- $3–$5 per night for housekeeping staff (extra for upscale hotels or if you left your room particularly messy)—and tip daily, not at the end of your stay, since employees change from one day to the next.
- 15%–20% for taxi, Uber, or Lyft drivers; more if drivers help you with luggage and are great drivers!
- Enjoy the city! You will be busy with meeting activities, but take time to do something in the host city. Ahead of the meeting, watch for tours or library visits on the meeting website and blog. Visit the Hospitality Center onsite for good ideas from local MLA members. An extra day before or after the meeting, or even an afternoon or evening away from the meeting, can be a great experience.
- Review the list of exhibitors before you arrive at the meeting and highlight the vendors you need to meet. This will help to use your exhibit time to your best advantage.
- Don’t miss the opening of the exhibits! First, it’s a great place to run into friends, colleagues, and vendors who you only see at the meeting. Second, you might avoid spending precious travel dollars on dinner since there are always “snacks” provided (head for the back of the exhibit hall to avoid lines at the food and beverage stations). Third, this is a great chance to cruise the exhibits, making mental notes of the vendors that you’ll want to visit in more depth later. This is also a good chance to talk one-on-one with that sales rep you’ve wanted to talk to.
- Bring plenty of business cards: Meet new people from near and far, zero in on issues of mutual interest, and swap email addresses and phone numbers. Address labels work well, too, and may be lighter weight to carry.
- Snack and learn: Some exhibitors provide breakfast snacks at Sunrise Seminar sessions (ideal for those on a low budget)—but more importantly, these sessions allow you to learn in-depth information and ask questions about products in a “non-sales” situation.
Sessions, Programs, and Committee Meetings
- Is a session not what you expected? Don’t be surprised if the content of a presentation isn’t quite what you expected based on the title or abstract. These are usually prepared months before the actual presentation is prepared.
- Delight in the randomness! The presentations you may get the most from may not be the ones that you thought. Sometimes random, second-choice talks turn out to be the best ones!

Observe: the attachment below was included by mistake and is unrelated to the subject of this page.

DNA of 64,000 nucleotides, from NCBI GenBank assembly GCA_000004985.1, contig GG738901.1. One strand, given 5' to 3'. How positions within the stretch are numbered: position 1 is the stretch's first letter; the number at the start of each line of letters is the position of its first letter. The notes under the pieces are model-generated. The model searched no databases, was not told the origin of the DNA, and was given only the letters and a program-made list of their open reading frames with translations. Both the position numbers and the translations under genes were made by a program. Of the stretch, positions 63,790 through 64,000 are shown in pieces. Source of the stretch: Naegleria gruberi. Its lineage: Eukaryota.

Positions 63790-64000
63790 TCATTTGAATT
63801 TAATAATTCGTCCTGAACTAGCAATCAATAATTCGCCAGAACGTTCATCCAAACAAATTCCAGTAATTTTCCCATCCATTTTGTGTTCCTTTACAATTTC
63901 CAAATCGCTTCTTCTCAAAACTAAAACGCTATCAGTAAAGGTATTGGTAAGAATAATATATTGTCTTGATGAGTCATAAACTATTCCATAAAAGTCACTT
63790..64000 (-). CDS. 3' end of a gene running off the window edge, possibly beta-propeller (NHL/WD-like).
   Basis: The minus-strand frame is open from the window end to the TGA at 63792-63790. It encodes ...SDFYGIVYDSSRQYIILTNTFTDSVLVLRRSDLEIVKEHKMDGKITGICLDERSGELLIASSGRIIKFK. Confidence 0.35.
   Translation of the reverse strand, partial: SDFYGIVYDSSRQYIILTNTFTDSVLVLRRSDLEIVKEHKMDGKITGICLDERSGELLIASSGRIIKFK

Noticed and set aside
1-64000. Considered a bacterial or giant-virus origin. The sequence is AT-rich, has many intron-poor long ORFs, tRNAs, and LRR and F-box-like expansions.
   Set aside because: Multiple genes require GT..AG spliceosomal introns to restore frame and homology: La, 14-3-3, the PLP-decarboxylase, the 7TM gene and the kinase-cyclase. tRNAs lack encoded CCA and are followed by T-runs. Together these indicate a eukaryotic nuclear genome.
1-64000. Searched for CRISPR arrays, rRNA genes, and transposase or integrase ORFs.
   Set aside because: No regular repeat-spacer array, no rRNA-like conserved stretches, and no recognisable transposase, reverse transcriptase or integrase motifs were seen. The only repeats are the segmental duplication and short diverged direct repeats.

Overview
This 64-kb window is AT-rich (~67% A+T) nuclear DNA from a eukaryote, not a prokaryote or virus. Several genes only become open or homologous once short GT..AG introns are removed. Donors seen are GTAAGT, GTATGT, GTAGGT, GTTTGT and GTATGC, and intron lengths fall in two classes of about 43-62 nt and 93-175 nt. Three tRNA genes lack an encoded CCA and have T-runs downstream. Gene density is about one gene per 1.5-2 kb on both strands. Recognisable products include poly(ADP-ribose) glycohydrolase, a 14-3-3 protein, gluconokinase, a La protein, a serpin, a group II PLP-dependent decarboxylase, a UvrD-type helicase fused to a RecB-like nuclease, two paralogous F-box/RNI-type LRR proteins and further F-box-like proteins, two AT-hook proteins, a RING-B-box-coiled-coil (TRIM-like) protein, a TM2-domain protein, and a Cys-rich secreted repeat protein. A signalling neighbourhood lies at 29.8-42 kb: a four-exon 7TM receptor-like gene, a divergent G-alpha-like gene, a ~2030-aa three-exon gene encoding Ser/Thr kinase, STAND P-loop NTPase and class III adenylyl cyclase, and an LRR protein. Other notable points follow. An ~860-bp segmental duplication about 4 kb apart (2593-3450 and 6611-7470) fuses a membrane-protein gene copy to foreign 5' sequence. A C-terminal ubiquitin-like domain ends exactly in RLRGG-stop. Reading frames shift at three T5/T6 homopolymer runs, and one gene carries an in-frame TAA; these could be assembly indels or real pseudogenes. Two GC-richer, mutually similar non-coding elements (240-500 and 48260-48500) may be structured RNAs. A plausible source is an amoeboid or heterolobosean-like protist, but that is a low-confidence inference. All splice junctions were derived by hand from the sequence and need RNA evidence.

- Multiple sessions: Every meeting attendee has different obligations and many places to be, so you will routinely see people moving in and out of program sessions. Speakers expect this and are not offended if you get up and leave.
- Sit in! Don’t hesitate to take full advantage of MLA’s open meeting policy that allows you to sit in on almost any committee session. You will learn more about how your association works, you can explore which committees might be potential places to volunteer your time, and meetings can set the stage for friendships that will span many years.
- For a “big picture” review try to catch the National Library of Medicine (NLM) Update. At this session, you’ll hear NLM leaders fill you in on everything new at NLM.
- See the plenary sessions: Attend as many of the keynote sessions as you can. These sessions are of general interest, usually about current trends. Don’t be afraid to sit near the front. Speakers are always more interesting when you are sitting up close!
- Start a conversation: Use topics that arise in plenary sessions and contributed papers to start dialogues with different folks, then see whether those conversations can lead to sustained contact after the meeting.
- Have a chance encounter with a colleague: Some of the most interesting new ideas and information that members gain at an MLA meeting have been learned during a chance encounter with a colleague in a hallway or a discussion that began at the end of a contributed paper session and was continued following that session.